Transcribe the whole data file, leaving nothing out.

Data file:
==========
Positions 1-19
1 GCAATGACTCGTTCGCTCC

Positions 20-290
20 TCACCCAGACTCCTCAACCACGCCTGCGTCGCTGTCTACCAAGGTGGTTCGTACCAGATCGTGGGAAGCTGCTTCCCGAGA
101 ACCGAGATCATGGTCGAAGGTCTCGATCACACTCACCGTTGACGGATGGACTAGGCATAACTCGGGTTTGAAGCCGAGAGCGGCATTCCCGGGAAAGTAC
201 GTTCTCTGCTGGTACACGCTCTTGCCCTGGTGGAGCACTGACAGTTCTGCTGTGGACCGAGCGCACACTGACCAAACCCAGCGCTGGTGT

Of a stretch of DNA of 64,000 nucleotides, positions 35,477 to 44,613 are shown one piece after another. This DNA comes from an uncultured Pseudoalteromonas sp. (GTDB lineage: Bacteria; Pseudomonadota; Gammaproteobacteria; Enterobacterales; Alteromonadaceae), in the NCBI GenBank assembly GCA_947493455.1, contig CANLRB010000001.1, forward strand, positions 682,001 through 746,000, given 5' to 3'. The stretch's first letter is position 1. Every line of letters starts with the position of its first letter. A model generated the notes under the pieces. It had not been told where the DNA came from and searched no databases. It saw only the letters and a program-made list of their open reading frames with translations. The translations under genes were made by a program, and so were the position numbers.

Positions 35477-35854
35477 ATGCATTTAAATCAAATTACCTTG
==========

Positions 1-19
1 GCAATGACTCGTTCGCTCC

Positions 20-290
20 TCACCCAGACTCCTCAACCACGCCTGCGTCGCTGTCTACCAAGGTGGTTCGTACCAGATCGTGGGAAGCTGCTTCCCGAGA
101 ACCGAGATCATGGTCGAAGGTCTCGATCACACTCACCGTTGACGGATGGACTAGGCATAACTCGGGTTTGAAGCCGAGAGCGGCATTCCCGGGAAAGTAC
201 GTTCTCTGCTGGTACACGCTCTTGCCCTGGTGGAGCACTGACAGTTCTGCTGTGGACCGAGCGCACACTGACCAAACCCAGCGCTGGTGT

Of a stretch of DNA of 64,000 nucleotides, positions 35,477 to 44,613 are shown one piece after another. This DNA comes from an uncultured Pseudoalteromonas sp. (GTDB lineage: Bacteria; Pseudomonadota; Gammaproteobacteria; Enterobacterales; Alteromonadaceae), in the NCBI GenBank assembly GCA_947493455.1, contig CANLRB010000001.1, forward strand, positions 682,001 through 746,000, given 5' to 3'. The stretch's first letter is position 1. Every line of letters starts with the position of its first letter. A model generated the notes under the pieces. It had not been told where the DNA came from and searched no databases. It saw only the letters and a program-made list of their open reading frames with translations. The translations under genes were made by a program, and so were the position numbers.

Positions 35477-35854
35477 ATGCATTTAAATCAAATTACCTTG